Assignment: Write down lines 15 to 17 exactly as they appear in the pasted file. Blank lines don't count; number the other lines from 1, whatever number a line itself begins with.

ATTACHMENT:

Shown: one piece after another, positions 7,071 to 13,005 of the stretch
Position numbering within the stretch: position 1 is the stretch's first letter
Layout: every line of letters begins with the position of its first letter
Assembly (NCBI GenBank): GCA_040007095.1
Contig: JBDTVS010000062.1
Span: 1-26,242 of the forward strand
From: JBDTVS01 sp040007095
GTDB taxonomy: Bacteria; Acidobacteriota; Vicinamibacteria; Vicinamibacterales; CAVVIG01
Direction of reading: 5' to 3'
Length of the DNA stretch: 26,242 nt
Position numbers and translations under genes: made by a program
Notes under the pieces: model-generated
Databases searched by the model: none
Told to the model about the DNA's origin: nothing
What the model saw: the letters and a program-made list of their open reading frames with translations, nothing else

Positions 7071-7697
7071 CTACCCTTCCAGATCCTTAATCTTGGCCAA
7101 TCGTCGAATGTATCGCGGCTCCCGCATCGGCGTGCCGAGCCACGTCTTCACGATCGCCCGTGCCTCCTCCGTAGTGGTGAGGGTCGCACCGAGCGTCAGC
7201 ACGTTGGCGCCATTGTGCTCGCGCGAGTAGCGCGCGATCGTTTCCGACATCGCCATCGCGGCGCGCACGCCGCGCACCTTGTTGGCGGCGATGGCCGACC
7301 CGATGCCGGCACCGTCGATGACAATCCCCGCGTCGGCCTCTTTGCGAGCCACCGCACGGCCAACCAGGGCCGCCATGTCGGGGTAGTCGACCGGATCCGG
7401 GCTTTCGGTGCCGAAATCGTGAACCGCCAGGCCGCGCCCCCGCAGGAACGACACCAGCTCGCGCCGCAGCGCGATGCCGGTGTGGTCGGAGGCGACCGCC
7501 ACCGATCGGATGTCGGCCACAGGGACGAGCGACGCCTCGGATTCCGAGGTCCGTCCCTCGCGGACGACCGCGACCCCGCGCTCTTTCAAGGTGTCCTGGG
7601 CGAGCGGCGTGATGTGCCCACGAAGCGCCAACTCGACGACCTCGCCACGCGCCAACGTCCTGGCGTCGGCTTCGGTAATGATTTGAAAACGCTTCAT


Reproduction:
What the model saw: the letters and a program-made list of their open reading frames with translations, nothing else

Positions 7071-7697
7071 CTACCCTTCCAGATCCTTAATCTTGGCCAA